Part Two
Part Three

The Decline and Fall of Local Government

It is commonly observed that the most consequential politicians are not always prime ministers, but most people would perhaps be surprised to learn that arguably the most influential and famous politician in the UK during the mid-1870s was the mayor of Birmingham. During his tenure as mayor from 1873 to 1876, Joseph Chamberlain forcibly purchased the city’s competing gas and water companies, while also undertaking an extensive slum clearance program and constructing the neo-classical and neo-gothic libraries, schools, law courts and art galleries that can still be seen in the city. Long after Chamberlain had moved on to national politics, his reforms led The Atlantic to describe Birmingham as “the best-governed city in the world.”

Chamberlain was a remarkable politician but he was by no means unique in his time. Local government across England at this time was home to elected officials – often guided by nonconformist religion (Chamberlain himself was a Unitarian) – explicitly and implicitly promoting a doctrine of ‘municipal socialism.’ Local and municipal councils of varying political stripes bought out private gas, electricity and transport companies, providing services to their residents at affordable prices and reinvesting the profits in improvements. Before the Second World War, the average citizen would likely have had little contact with the central government in London but may well have lived in municipal housing, bathed in municipal water, rode municipal trams on municipal roads, read a local newspaper from a municipal library, exercised on municipal sports grounds, been nursed in municipal hospitals and, finally, been buried in a municipal grave.

The power of councils declined steeply after the Second World War. This was in part for a good reason – with the Attlee government’s creation of a national welfare state, many of the functions which had been carried out by local councils were now within the province of the central state. The fact that the healthcare provision in Bermondsey actually deteriorated after 1948 is a remarkable testament both to the quality of some municipal care but also the patchwork provision that this approach had entailed: a welfare version of the postcode lottery that was in dire need of rationalisation. Still, the legacy of municipal government lived on in the nationalised industries, which largely copied their initial structures from the municipal companies they replaced.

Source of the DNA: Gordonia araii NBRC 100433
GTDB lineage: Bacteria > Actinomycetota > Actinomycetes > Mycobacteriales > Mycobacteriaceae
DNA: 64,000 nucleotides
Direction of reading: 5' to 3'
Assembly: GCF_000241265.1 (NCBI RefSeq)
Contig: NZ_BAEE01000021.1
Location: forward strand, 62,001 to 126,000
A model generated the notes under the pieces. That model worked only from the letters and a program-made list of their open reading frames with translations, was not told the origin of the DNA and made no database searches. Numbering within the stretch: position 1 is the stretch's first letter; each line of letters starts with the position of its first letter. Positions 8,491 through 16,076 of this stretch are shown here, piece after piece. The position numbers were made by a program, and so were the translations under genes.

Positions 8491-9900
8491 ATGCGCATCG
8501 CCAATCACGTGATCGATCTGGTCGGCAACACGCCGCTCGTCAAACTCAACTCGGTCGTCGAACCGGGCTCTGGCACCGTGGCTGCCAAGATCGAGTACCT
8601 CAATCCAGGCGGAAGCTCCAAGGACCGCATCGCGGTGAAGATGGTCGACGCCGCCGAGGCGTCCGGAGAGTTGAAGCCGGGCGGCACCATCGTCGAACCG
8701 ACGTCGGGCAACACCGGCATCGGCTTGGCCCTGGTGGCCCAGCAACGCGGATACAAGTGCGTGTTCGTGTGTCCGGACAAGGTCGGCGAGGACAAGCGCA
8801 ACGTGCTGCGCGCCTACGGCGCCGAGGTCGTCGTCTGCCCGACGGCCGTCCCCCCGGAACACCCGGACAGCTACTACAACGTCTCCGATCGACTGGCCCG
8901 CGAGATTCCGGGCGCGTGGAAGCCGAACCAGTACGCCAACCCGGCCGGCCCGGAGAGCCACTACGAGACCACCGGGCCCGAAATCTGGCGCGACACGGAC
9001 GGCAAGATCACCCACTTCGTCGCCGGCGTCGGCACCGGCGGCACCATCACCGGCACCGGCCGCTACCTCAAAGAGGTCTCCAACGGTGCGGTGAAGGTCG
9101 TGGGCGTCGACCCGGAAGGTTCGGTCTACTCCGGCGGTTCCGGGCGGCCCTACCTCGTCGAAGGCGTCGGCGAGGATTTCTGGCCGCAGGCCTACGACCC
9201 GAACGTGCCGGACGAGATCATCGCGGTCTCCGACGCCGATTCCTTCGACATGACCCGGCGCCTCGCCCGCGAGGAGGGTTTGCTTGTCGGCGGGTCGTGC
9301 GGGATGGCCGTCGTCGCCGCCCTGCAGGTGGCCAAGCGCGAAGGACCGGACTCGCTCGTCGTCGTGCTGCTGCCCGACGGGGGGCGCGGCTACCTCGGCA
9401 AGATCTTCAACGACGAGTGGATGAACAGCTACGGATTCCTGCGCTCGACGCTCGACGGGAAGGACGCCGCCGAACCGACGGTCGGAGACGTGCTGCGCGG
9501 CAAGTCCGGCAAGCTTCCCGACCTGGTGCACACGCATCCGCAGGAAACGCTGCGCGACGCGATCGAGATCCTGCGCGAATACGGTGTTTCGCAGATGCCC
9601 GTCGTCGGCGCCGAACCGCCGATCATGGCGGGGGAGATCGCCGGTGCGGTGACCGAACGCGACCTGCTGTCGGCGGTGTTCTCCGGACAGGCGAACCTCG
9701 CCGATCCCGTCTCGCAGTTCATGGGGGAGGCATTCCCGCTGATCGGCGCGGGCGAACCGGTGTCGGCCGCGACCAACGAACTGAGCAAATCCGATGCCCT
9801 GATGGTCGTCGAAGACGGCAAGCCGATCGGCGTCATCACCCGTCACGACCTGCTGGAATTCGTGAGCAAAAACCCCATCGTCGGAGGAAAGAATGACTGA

Nevertheless, local government continued to play a significant role in British public life. By 1979 over 250,000 council houses had been built in England alone. Under Margaret Thatcher, however, the UK entered a period of rapid centralisation. This was partly by her government’s small-government ideology, manifested for example by the ‘right to buy’ scheme, which compelled local authorities to give tenants the power to buy their council homes and put legal restrictions on the ability of councils to replace sold housing stock. But there was another, more prosaic reason for her desire to curb the power of local government: too many councils would not do as they were told. The fate of the Greater London Council can be seen through this lens. Despite its devolution agenda in Scotland and Wales, New Labour made no serious attempt to reverse these changes and, by the year 2000, almost 90% of local government spending was determined by Westminster.

Before 2010, the consequences of these changes could, perhaps, be ignored. After all, the money taps were still turned on. However, under the Conservative-led coalition, these taps were turned off conclusively as George Osborne, in a typically canny and amoral piece of politics, devolved responsibility for much of his cuts to local government (a playbook also followed, to some extent, by Labour in Wales and the SNP in Scotland). The effect was to splinter the debate about cuts into a dozen different campaigns. Perhaps the most notorious were the cuts to public libraries, which have closed at an astonishing rate since 2010. But there have also been similar cuts to public transport, the arts and social care.

Because these are cuts handed down by Westminster, there is a complete lack of accountability at local level: it doesn’t matter whether you vote for Labour to take over from your Tory-run council, your local library is still going to be closed. This was literally the story of Walsall council in 2016. In response to this case, Philip Hensher tweeted derisively that intelligent people should leave Walsall but this missed the point that the council acted because they had no choice: they were not given sufficient money and were denied means to raise their own. So gutted, councils have become either nests of unaccountable and largely unnoticed cronyism and corruption, or mere stepping stones to ‘proper’ politics in Westminster (or both).

The UK is the most radically centralised country in Europe, its political structure more suited to an autocratic planned economy than a vibrant modern democracy. The revitalisation of our crippled local politics cannot be accomplished simply by tweaking things such as a council’s right to borrow. Instead, we must think about how people see their local identities and develop a more radical federal structure to suit the multiple political cultures of the UK.